originally posted by: chr0naut

originally posted by: Barcs
a reply to: chr0naut

Can I make up a bunch of hypothetical stuff to support my side now? Postulating what ifs does not magically make an apologetic argument logical.


Does for philosophy and mathematics.

Also, the early steps in scientific method are:
- Make an observation.
- Form a question.
- Form a hypothesis.
... & etc.

I would have thought that the only way to present an argument (even an apologetic) is to propose hypotheses so that their 'reasonableness' may be evaluated.



being reasonable is not the same as being factual or even theoretical. there is no evidence to specifically indicate any of the "omega" idea you posted. of course the next step would be to devise a series of experiments to demonstrate every instance of causality you described.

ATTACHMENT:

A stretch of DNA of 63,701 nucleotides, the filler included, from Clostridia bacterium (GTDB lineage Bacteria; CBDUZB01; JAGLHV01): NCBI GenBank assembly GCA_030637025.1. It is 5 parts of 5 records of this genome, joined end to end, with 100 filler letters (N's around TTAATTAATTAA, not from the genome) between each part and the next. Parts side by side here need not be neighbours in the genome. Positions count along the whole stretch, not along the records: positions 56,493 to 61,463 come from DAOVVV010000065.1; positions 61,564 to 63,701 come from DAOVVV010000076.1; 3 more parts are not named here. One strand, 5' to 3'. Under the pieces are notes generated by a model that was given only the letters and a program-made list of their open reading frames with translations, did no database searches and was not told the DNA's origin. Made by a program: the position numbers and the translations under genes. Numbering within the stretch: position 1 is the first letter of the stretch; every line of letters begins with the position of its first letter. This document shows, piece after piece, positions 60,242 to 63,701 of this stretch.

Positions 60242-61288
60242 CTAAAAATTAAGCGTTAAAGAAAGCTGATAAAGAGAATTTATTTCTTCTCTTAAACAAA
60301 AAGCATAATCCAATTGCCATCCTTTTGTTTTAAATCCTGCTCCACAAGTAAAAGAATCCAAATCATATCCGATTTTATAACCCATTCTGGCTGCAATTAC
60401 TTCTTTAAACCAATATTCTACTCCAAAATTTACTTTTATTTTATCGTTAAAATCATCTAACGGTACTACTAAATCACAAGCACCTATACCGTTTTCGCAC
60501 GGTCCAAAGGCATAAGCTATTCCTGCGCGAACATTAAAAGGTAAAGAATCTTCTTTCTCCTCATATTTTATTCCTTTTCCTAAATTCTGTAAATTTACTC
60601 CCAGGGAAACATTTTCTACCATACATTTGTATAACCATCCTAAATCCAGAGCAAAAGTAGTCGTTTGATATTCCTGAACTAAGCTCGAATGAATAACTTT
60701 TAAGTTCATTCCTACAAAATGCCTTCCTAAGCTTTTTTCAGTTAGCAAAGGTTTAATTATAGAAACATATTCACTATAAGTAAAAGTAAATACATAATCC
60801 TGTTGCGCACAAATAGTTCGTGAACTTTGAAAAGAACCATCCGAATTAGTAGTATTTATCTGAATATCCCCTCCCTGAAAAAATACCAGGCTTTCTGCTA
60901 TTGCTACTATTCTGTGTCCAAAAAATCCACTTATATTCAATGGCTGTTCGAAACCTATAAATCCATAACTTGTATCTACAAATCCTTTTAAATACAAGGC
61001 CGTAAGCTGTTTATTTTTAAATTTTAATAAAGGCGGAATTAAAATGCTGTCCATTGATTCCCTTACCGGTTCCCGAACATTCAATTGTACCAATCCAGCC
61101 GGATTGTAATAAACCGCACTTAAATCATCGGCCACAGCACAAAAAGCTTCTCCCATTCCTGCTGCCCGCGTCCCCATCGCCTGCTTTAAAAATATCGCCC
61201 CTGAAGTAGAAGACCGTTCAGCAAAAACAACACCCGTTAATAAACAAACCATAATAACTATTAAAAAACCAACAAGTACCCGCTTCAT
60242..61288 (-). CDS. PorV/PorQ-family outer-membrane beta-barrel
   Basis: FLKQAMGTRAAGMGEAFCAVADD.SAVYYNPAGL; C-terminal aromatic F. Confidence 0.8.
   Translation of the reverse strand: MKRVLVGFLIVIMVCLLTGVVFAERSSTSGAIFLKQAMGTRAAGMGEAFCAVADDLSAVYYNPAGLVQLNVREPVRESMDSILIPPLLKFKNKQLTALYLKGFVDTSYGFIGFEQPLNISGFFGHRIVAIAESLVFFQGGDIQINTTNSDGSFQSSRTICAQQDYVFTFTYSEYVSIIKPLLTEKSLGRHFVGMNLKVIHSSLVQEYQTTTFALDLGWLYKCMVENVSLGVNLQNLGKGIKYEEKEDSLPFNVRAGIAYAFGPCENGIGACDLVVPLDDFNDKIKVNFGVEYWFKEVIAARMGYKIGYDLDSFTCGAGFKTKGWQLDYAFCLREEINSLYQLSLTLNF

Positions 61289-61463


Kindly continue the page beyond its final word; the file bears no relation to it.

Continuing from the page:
I never claimed the 'Omega idea' was factual (nor do I claim its invention). If you need it stated, the idea is highly speculative. Any observations that may be argued to support the idea could also be indicative of alternate and conflicting hypotheses.

What I was demonstrating was that the ideas proposed by theologians are not irrational or delusional (as has been proposed derisively, several times).

The 'Omega idea' is just one amidst a sea of possibilities that are flat out rejected by some. That rejetion represents an abandonment of reason in favour of opinion.


such rejection represents an abandonment of accepting information without due process. all of which is beside the point - this discussion has so far failed to make a solid case of the video proving intelligent design. people continue to miss the scope of the matter, something that you would need a supercomputer to recreate accurately. not human imagination.